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Here in Wikipedia is written: "The automorphism group of the binary Golay code is the Mathieu group M23."

What is "automorphism group of code" ?

PS

Are there other nice examples of relation between groups and codes ? E.g. if we take the most simple codes - Hamming codes what are their automorphism groups ?

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For a binary code $C$ the automorphism group is just the group of permutations of the coordinates that permute $C$. (For a code of length $n$ over an arbitrary field $k$, it's the stabilizer of $C$ in the semidirect product of $S_n$ with $(k^*)^n$; when $|k|=2$ you don't see the $k^*$ factor.) For the Hamming code of length $7$ this is $GL_3({\bf Z}/2{\bf Z})$; for the extended Hamming code of length $8$, it's affine $GL_3$. This should be thoroughly explained in standard texts such as MacWilliams and Sloane. –  Noam D. Elkies Mar 4 '12 at 19:23
    
I think it is the integral isometry group of an associated lattice. The three books I have in this direction are SPLAG by Conway and Sloane, more introductory Lattices and Codes by Wolfgang Ebeling, also From Error Correcting Codes Through Sphere Packing to Simple Groups by Thomas M. Thompson. I quite like the Ebeling book, see my answers to my own question at mathoverflow.net/questions/69444/… –  Will Jagy Mar 4 '12 at 19:31
    
@W.Jagy: Aut$(C)$ is certainly contained in the isometries of the associated lattice (modulo $\lbrace \pm 1 \rbrace^n$), but sometimes there are other automorphisms: $E_7$ and $E_8$ have more isometries than you get from the Hamming and extended Hamming codes. –  Noam D. Elkies Mar 4 '12 at 19:44
    
@Noam, I suspected something might be different, so I just mentioned the books. I've never paid attention to codes...Oh, about use of the @ sign, Gerry Myerson told me on MSE that the first three characters of the other person's on-site name are what matter, as far as them being informed by the software that there is a message and where it is. I'm guessing it is similar on MO. It is hard to tell if I see a message before the usual delay about being informed (the little envelope at the top of the page, next to my name, turns orange). –  Will Jagy Mar 4 '12 at 20:04
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The @user message notification is a SE 2.0 feature which does not work on MO at all. –  Emil Jeřábek Mar 6 '12 at 17:09

1 Answer 1

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The commenters got it right. The automorphism group of a binary code is the set of permutations of coordinates that stabilizes the code. If instead of using the binary alphabet we use a ternary, quaternary,... alphabet, then there is some variation in that some sources allows signed permutations of coordinates. After all, these are also automorphisms that preserve the Hamming distance (or Lee distance) between a pair of inputs. Whichever way gives you a more interesting group is the way to go!

In addition to the celebrated Golay codes (binary and ternary) some other families of codes have a useful group of automorphisms. I will list the Reed-Muller codes. These codes have length $n=2^m$, and the code $RM(r,m)$ has dimension $$ k=\sum_{i=0}^r{m\choose i}.$$ Their coordinate positions can naturally be put into a bijective correspondence with the vectors $v$ of the $m$-dimensional space $F_2^m$ over the field of two elements in such a way that all the the affine linear transformations $f_{A,u}:v\mapsto Av+u$ for all $A\in GL_m(F_2), u,v\in F_2^m$ become automorphisms of the codes. The Hamming codes belong to the hierarchy of Reed-Muller codes --- the extended Hamming code of length $2^m$ is the code $R(m-2,m)$. It is known (see MacWilliams & Sloane) that this is the full automorphism group of the code $RM(r,m)$, when $r\lt m-1$. The codes $RM(m,m)$ (resp. $RM(m-1,m)$) consists of all the binary words of length $2^m$ (resp. of all the binary words of an even weight), and both these codes are stable under all the permutations of the $2^m$ bit positions.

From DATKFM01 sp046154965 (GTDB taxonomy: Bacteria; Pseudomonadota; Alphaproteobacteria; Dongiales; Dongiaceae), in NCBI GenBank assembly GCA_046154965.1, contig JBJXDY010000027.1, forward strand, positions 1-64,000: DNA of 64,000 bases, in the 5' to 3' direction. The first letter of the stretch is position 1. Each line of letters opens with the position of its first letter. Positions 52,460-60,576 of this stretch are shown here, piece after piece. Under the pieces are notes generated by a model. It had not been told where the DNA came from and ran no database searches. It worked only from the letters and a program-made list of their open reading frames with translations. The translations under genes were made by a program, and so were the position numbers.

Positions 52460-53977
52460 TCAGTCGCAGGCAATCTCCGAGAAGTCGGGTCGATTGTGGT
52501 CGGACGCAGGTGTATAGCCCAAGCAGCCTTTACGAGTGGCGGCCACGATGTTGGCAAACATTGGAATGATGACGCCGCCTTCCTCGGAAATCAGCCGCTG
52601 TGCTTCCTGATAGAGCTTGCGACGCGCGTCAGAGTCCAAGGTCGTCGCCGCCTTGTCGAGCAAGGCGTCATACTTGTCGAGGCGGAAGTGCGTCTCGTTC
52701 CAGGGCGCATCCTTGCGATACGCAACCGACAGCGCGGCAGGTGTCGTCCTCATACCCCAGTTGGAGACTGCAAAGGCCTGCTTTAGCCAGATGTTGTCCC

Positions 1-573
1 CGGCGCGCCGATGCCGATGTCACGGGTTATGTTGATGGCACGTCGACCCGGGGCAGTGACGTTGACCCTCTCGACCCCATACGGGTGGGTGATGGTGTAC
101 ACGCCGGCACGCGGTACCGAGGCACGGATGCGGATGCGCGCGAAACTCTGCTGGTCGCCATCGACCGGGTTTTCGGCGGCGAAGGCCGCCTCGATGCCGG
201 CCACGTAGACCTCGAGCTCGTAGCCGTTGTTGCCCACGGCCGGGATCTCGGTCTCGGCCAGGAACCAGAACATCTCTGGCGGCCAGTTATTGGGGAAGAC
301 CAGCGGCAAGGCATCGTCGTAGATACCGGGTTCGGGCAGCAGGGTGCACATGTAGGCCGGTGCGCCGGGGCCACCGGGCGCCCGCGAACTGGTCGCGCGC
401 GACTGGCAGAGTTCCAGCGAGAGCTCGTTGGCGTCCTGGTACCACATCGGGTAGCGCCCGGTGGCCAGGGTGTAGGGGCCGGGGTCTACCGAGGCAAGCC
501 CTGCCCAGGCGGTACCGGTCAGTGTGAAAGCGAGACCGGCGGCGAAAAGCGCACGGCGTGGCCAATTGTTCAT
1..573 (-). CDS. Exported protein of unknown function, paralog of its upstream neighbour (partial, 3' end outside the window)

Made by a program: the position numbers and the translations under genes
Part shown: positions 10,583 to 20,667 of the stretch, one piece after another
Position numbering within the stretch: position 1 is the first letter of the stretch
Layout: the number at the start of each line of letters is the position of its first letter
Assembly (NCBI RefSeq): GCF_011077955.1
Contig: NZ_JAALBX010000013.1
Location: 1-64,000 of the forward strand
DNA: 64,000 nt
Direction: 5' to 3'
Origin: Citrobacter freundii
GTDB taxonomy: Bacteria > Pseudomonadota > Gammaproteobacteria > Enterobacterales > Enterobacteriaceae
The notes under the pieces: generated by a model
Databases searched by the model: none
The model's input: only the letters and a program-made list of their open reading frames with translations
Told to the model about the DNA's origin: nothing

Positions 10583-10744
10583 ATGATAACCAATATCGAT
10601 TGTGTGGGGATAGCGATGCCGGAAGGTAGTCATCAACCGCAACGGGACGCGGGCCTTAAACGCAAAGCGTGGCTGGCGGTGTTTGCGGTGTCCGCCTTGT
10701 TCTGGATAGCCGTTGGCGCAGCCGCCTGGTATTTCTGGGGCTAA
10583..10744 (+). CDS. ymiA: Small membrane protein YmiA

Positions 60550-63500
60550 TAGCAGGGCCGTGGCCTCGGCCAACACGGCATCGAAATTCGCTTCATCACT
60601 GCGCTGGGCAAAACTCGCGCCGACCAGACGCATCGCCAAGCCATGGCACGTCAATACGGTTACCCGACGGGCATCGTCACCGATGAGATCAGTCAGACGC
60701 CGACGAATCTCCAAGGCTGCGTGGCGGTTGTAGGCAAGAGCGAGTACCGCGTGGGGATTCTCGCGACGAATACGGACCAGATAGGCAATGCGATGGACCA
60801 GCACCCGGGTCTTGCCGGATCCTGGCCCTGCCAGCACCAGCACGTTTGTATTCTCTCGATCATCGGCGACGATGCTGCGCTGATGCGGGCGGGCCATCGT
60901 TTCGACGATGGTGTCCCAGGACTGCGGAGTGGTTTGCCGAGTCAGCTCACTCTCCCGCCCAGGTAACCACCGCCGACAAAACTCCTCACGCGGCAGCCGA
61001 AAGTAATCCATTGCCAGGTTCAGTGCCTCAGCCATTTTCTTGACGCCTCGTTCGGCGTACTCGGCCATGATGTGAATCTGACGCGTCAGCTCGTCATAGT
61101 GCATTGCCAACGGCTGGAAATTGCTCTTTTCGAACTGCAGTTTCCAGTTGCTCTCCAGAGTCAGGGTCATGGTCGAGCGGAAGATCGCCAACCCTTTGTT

Also the extended BCH-codes have a useful group of automorphisms. In this case the bit positions can be put into a bijective correspondence between the elements $x$ of the finite field $F=GF(2^m)$. The codes can be defined by means of power sum equations, and it is easy to see that the affine linear mappings $x\mapsto ax+b, a\in F^*, b\in F$ are all automorphisms. Together with Frobenius automorphisms, $x\mapsto x^{2^i}$, those will form the entire group of automorphisms in many a case, but unfortunately I'm not up to speed about exactly when that happens. This is a much smaller group of automorphisms in comparison to that of the Reed-Muller codes. Yet, it is doubly transitive, and many an algebraic proof has been simplified by this fact.

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@Jyrki Lahtonen Thank you for the answer! May I ask you to clarify. Do you mean that Affine transformations of F_2^m become automorphisms of Reed-Muller ? What parameters (n,k) of RM you mean ? –  Alexander Chervov Mar 6 '12 at 11:33
    
Sorry about leaving it somewhat sketchy, @Alexander. Does it look clearer now? –  Jyrki Lahtonen Mar 6 '12 at 16:36

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